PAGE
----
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I call the Google geolocation service like this:

        $querystring = "http://maps.googleapis.com/maps/api/geocode/json?sensor=false&latlng=".$row['lat'].",".$row['lng'];

        $context = stream_context_create(array(
            'http' => array(
                'timeout' => 10

        $f = file_get_contents($querystring, 0, $context);
        $f = json_decode($f);

        if(!isset($f->status) || $f->status != 'OK') continue;

        $f = $f->results[0];
        $location = $f->formatted_address;

I then insert the location into the database:

        //add the location to the database
        $sql = "INSERT INTO `wp_postmeta`
            (`meta_id`, `post_id`, `meta_key`, `meta_value`)
        if($location)   $insert = mysql_query($sql);

The problem: Some characters are not well displayed when I edit the wordpress posts. Like for example "R. Hilário Riberio, 41-243 - Praça da Bandeira, Rio de Janeiro, 20270-180, Brazil" should be "R. Hilário Riberio, 41-243 - Praça da Bandeira, Rio de Janeiro, 20270-180, Brazil"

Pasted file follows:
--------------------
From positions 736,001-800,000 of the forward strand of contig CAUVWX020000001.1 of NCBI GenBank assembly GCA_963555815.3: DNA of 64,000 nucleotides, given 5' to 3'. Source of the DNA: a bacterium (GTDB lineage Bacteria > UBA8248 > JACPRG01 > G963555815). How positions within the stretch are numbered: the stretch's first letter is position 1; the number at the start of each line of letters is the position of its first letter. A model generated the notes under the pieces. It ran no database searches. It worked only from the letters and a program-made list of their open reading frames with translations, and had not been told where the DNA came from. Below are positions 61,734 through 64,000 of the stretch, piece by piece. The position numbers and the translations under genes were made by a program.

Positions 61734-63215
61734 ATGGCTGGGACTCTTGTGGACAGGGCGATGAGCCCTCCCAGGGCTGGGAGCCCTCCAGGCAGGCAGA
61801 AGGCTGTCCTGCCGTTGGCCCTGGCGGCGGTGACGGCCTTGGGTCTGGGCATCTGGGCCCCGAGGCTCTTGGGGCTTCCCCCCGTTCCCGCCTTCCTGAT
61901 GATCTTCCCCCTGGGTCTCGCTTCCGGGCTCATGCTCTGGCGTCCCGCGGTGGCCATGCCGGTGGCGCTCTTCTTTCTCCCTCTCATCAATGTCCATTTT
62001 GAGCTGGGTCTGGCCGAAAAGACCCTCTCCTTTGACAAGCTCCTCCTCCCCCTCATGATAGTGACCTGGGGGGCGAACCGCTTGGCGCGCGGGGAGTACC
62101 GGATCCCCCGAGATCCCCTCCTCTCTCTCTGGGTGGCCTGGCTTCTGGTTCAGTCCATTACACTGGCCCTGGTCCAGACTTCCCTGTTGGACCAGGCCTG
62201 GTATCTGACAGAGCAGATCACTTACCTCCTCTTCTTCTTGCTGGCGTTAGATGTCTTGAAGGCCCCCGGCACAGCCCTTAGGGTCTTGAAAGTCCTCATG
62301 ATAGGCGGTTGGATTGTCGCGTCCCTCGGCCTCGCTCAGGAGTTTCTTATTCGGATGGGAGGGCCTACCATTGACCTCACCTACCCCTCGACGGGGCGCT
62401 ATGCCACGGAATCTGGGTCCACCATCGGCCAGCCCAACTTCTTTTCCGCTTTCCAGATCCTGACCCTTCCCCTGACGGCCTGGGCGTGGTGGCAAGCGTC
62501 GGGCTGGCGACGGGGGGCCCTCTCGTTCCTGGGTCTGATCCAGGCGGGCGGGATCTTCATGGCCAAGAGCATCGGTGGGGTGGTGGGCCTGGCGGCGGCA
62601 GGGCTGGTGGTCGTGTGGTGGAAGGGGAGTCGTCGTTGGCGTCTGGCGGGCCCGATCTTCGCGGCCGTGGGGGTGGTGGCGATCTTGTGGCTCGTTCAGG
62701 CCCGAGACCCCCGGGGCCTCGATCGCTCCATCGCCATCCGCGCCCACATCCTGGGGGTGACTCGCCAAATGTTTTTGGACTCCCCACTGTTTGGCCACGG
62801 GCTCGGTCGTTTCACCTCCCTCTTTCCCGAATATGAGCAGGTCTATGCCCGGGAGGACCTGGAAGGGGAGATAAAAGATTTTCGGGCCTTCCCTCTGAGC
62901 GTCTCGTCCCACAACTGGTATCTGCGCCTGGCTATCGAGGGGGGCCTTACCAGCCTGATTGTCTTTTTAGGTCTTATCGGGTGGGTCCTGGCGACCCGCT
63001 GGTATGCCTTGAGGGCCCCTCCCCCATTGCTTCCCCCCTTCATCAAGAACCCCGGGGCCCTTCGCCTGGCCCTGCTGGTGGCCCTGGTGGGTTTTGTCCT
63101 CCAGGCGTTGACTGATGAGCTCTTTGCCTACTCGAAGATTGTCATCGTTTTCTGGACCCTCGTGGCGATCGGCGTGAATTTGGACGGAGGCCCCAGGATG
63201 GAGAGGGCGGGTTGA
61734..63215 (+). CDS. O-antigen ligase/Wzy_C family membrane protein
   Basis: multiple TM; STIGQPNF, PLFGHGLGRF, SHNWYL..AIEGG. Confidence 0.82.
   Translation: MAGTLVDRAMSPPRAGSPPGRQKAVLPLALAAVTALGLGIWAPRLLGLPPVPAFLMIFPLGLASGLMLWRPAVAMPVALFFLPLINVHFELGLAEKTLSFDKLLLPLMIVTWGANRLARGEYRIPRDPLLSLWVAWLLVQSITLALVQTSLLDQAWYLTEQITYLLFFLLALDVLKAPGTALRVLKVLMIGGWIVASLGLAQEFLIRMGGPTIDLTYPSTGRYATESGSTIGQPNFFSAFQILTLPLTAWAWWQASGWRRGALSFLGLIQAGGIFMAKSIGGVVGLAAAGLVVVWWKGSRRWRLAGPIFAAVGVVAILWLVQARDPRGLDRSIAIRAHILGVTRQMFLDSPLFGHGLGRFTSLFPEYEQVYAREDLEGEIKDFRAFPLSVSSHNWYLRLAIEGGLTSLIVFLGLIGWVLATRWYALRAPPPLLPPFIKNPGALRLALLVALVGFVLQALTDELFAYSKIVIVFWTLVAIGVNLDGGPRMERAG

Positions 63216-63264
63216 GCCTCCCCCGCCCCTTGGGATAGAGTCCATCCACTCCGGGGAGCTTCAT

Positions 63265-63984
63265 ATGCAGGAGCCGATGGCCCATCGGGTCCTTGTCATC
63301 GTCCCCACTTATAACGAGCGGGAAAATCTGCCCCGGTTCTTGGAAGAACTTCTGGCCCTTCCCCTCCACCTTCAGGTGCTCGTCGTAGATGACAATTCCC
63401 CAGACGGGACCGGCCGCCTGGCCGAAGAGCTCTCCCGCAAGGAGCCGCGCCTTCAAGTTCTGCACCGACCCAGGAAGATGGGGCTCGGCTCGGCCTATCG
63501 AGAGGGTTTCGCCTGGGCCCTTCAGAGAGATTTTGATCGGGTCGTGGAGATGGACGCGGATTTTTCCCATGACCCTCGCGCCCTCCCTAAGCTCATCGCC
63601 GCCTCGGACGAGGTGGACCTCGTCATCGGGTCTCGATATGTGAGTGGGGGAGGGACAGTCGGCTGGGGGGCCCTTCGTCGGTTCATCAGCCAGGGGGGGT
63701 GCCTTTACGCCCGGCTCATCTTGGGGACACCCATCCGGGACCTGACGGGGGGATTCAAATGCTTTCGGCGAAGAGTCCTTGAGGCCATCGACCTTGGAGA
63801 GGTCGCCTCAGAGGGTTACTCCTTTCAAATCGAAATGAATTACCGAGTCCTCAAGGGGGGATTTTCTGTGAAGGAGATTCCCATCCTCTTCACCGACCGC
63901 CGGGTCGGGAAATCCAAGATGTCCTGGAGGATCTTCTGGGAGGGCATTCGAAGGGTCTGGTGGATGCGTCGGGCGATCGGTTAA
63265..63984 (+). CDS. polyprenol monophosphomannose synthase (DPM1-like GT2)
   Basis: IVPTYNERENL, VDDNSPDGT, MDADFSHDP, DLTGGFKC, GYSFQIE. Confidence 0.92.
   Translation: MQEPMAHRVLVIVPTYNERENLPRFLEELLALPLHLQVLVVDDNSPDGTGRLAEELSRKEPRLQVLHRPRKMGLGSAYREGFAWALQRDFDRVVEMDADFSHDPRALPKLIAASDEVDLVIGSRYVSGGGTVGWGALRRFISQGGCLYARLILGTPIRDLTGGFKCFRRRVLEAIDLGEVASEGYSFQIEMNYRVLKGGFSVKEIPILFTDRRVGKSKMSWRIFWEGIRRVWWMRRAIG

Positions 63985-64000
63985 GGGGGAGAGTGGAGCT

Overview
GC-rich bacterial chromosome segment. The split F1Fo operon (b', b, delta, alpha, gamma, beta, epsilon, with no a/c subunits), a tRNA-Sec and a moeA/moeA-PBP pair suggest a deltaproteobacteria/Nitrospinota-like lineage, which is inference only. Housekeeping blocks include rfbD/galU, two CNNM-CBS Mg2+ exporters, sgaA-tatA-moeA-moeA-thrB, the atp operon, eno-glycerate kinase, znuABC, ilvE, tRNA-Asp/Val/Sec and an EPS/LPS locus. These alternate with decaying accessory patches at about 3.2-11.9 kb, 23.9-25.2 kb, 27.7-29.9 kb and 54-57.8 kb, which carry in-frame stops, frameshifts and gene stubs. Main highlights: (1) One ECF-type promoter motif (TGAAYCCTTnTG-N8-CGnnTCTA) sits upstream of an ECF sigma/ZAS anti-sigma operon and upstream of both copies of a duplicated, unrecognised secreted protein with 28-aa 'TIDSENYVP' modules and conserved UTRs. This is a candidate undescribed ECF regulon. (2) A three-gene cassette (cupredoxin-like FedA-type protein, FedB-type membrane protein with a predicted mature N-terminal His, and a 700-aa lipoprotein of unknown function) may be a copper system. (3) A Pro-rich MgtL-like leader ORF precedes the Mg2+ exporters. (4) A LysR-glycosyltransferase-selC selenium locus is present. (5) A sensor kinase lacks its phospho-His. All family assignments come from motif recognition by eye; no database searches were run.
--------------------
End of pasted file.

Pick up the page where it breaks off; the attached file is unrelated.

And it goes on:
I use UTF-8 as character encoding on the website. But that's irrelevant, because phpMyAdmin shows the data is entered into the database with the broken characters as well.

How do I set the right character encoding?

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2 Answers

up vote 2 down vote accepted

Use mysql_set_charset to set the database connection encoding to 'utf8', otherwise MySQL doesn't know that you're inserting UTF-8 encoded data. For more information, see Handling Unicode in a Web App.

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Try this:

  • First, let's check that your PHP+browser are working correctly with UTF-8 in order to debug the real problems. Place this in your PHP file and test in your browser:

    echo 'Filosofía: φιλοσοφία';

    You should be able to read it just like shown here (in spanish and greek)

  • Once you're sure UTF-8 is working correctly, output the contents of your $f array:

    echo "<pre>\n" . print_r($f, true) . "\n</pre>";

    Check if contents look garbled.

  • Make sure you tell MySQL that you want to use UTF-8:


    Place this immediately after the mysql_connect() function.

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Test #1 can help but it is not 100% reliable. I've seen too many real-life cases where the script would corrupt data before storing it and perfectly "un-corrupt" it before displaying it. –  Álvaro G. Vicario Apr 9 '12 at 9:36
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